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bitshifter



Joined: 04 Dec 2007
Posts: 764
Location: Massachusetts, USA
bitshifter
Hello
I am writing a small 16 bit operating system for fun.
I have many functions in my kernel that loaded programs may re-use.
My kernel is loaded at 0x0050:0x0100 and a program is loaded
at 0x1050:0x0100 (only one program since single tasking only)
So if i put a calltable at the top of my kernel code like...
Code:
use16
org 0x0100
jmp Start

call PrintString ; at 0x0050:0x0102
retf

Start:
   ...    

Then a program can access this function like...
Code:
call 0x0050:0x0102    

When the kernel calls PrintString it must return near.
When a program calls PrintString it must return far.
Please note that PrintString returns near internally.
This seems to work nice, but what would be a better way?

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Coding a 3D game engine with fasm is like trying to eat an elephant,
you just have to keep focused and take it one 'byte' at a time.
Post 13 Jun 2009, 10:17
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revolution
When all else fails, read the source


Joined: 24 Aug 2004
Posts: 17279
Location: In your JS exploiting you and your system
revolution
You can consider:
Code:
;in kernel
 push cs
 call PrintString
...
PrintString:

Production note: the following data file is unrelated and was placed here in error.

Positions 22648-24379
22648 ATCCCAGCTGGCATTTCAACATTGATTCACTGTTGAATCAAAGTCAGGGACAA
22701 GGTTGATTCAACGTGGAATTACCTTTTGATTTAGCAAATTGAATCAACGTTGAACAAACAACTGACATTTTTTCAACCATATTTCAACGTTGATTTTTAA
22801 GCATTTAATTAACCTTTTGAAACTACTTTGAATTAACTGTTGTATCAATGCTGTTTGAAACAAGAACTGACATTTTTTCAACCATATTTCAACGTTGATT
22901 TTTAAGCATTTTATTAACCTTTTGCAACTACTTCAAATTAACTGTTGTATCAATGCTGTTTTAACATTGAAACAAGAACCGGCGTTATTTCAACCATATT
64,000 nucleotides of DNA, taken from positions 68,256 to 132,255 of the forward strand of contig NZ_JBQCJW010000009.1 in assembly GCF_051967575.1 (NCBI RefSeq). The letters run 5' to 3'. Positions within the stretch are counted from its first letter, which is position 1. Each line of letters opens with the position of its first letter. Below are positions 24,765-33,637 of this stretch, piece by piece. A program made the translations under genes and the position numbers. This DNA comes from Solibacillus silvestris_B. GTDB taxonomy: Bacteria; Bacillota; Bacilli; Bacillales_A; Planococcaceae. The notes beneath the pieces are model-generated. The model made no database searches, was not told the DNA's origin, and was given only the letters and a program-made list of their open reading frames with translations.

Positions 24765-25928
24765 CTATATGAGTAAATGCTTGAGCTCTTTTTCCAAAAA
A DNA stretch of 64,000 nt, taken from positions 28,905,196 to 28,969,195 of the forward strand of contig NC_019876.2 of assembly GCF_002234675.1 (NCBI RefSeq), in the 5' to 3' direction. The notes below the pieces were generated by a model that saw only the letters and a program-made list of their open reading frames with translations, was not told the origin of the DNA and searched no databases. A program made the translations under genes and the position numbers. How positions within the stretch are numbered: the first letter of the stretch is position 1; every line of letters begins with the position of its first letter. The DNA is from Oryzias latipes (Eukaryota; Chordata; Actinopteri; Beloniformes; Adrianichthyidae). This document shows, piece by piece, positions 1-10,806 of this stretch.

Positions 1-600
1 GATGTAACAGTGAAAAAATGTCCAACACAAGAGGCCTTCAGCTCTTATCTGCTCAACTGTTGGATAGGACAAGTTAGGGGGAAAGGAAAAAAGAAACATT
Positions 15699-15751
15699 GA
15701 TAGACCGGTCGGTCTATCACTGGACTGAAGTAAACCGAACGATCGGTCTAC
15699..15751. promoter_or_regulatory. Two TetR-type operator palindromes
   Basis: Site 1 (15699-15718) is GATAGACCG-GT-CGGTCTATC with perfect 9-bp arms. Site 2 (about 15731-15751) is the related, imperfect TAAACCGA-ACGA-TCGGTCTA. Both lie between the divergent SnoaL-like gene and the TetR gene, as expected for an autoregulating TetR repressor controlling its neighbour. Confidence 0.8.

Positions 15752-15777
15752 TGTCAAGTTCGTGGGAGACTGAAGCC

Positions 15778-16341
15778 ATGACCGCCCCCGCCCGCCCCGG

;blah blah blah
 retf

---------------------------------

;in app
 call 0x0050:PrintString    
Post 13 Jun 2009, 11:42
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bitshifter



Joined: 04 Dec 2007
Posts: 764
Location: Massachusetts, USA
bitshifter
Oh, thats a cool idea, nice to know alternatives.
But my way only cost 4 bytes per entry.

Also since the list is very big i made macro to ease reading...
Code:
macro APIENTRY __LocalFunc {
   call __LocalFunc
   retf
}    


Now my list is cleaner and easy to read.
Code:
APIENTRY PutChar
APIENTRY PrintChar
APIENTRY PrintBuffer
APIENTRY PrintString
...    

_________________
Coding a 3D game engine with fasm is like trying to eat an elephant,
you just have to keep focused and take it one 'byte' at a time.
Post 13 Jun 2009, 13:10
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asmcoder



Joined: 02 Jun 2008
Posts: 784
asmcoder
[content deleted]


Last edited by asmcoder on 14 Aug 2009, 14:51; edited 1 time in total
Post 13 Jun 2009, 16:54
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revolution
When all else fails, read the source


Joined: 24 Aug 2004
Posts: 17279
Location: In your JS exploiting you and your system
revolution
The x86 call structure is adequately explained in the CPU manuals.
Post 13 Jun 2009, 17:21
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asmcoder



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Posts: 784
asmcoder
[content deleted]


Last edited by asmcoder on 14 Aug 2009, 14:51; edited 1 time in total
Post 13 Jun 2009, 18:05
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pal



Joined: 26 Aug 2008
Posts: 227
pal
Intel Volume 1 - Basic Architecture wrote:

6.3 CALLING PROCEDURES USING CALL AND RET

The CALL instruction allows control transfers to procedures within the current code segment (near call) and in a different code segment (far call). Near calls usually provide access to local procedures within the currently running program or task. Far calls are usually used to access operating system procedures or procedures in a different task. See “CALL—Call Procedure” in Chapter 3, “Instruction Set Reference, A-M,” of the Intel® 64 and IA-32 Architectures Software Developer’s Manual, Volume 2A, for a detailed description of the CALL instruction.